First, for the plugin authors: I am hoping to start a 10.20 beta for 64-bit in weeks, not months. I don’t know how many weeks it will be – there’s a huge potential for variation, but if you maintain a plugin, be aware that you’ll be able to actually test your plugin against a 64-bit X-Plane this year.
At this point we have launched X-Plane, 64-bit-style on all three operating systems. That doesn’t make it beta-ready but we have a heartbeat.
X-Plane 10.10 is final, and we may cut a small bug-fix patch (10.11) before we go into 64-bit. We have a handful of lower-priority bug fixes that we kept out of 10.10 for stability that we need to release at some point; the plan hasn’t been finalized.
Mac and 64-Bit: Not That Fast
So once I had a 64-bit X-Plane running on my machine, I did the obvious thing: crank the settings through the roof and see what happens. And I can now report the results:
Very low framerate.
The problem is: my machine was very close to maxed out with 32-bits. When I was able to crank the settings beyond where I could before, I simply overloaded it. Too many objects, too many textures, too many vertices, too much stuff. It’s a 2008 Mac Pro with a 4870 – not a spring chicken.
I mention this now because:
- The overwhelming majority of users telling us they want 64 bits are Mac users. On 64-bit Windows OSes, X-Plane has significantly more address space headroom, so you have to push the sim a lot farther to run out of memory.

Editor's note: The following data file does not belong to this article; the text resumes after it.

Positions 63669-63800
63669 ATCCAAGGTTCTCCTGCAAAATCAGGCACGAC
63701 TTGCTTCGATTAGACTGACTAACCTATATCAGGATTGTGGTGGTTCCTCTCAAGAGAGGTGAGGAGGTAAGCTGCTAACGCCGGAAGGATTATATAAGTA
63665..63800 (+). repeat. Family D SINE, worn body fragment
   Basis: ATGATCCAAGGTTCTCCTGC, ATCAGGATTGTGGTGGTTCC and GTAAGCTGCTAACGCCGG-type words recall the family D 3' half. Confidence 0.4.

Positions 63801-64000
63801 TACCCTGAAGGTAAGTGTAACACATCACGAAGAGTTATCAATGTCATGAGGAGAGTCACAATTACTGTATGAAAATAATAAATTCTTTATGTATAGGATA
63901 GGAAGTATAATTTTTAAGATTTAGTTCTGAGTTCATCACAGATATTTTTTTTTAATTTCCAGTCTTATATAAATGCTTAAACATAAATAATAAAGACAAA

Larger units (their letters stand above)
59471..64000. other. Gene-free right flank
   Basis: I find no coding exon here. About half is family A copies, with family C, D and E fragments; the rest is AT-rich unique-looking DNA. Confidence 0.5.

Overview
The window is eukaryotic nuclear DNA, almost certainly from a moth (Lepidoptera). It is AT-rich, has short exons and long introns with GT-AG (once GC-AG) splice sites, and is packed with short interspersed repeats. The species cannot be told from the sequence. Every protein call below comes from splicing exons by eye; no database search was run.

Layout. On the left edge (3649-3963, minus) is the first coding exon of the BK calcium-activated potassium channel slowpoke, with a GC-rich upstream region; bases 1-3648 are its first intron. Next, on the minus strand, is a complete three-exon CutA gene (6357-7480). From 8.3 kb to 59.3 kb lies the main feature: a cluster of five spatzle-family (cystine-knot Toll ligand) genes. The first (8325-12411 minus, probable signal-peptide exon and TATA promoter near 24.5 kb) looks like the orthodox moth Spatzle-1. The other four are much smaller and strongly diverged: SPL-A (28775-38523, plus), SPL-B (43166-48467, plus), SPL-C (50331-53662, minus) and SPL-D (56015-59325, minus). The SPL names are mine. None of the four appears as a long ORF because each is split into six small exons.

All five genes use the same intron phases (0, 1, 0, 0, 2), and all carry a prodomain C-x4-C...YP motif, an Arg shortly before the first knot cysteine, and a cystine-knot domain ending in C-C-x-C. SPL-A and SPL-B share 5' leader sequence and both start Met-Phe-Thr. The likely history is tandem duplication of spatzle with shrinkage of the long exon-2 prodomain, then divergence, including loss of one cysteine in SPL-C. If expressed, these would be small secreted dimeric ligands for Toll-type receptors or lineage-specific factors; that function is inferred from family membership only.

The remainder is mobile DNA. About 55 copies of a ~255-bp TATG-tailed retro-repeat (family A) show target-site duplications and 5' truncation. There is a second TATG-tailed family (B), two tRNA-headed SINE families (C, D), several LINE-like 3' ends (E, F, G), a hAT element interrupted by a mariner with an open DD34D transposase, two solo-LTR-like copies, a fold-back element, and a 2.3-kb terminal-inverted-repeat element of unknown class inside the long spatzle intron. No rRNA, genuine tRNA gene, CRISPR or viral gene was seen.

- Macs just aren’t that fast. You either have a laptop (highly constrained by the need to be power-efficient) or an iMac (power constraints and no update for over a year) or a Mac Pro (with the best graphics card two generations old and no real CPU update in a while).
In other words, my Mac may be older and slower, but the very fastest ones aren’t that fast. There is no Mac equivalent right now to an Ivy Bridge i5 or i7 with a GeForce 680.
So while you may be hitting address space limits and crashing on your Mac right now, you may not have that much hardware budget left over, and it may be a short trip from 64-bits to finding you’ve simply maxed out your hardware.
It’s All About the Watts
One last thought on Macs falling behind Windows gaming machines: while this used to be a function of technology it’s really become a race with only two factors: watts and time.
- The older a model gets, the farther behind the curve it is. So the Mac Pro is really behind due to being age constrained; if they update it with a current-gen desktop GPU and an Ivy-Bridge based Xeon CPU it won’t be cheap, but it will be competitive. For desktops the big issue is one of cost: you can get the latest mobo at any time for Windows and a game machine is significantly less than a Mac Pro.
- Watts: how much GPU power you get is a function of the power budget of the card, and both the iMac and laptops are constrained relative to desktop machines. The new Retina-Book MacBook Pros are nice, new, top of the line laptops, but they are also using the GeForce 650M, a decision to trade off some GPU power for battery life, heat dissipation, etc. There will inevitably be an AlienWare laptop that ways 12 lbs, burns through its battery in five minutes, but ships with a bigger mobile GPU for better performance. I’d rather use the lighter laptop, but my concern is traveling with my work, not flying.
My point here is: these two factors (revision time for models and power use profile) are unlikely to change any time soon – they are fundamental to Apple’s business model. So Mac users, on average you are never going to have the same performance options as your Windows brethren.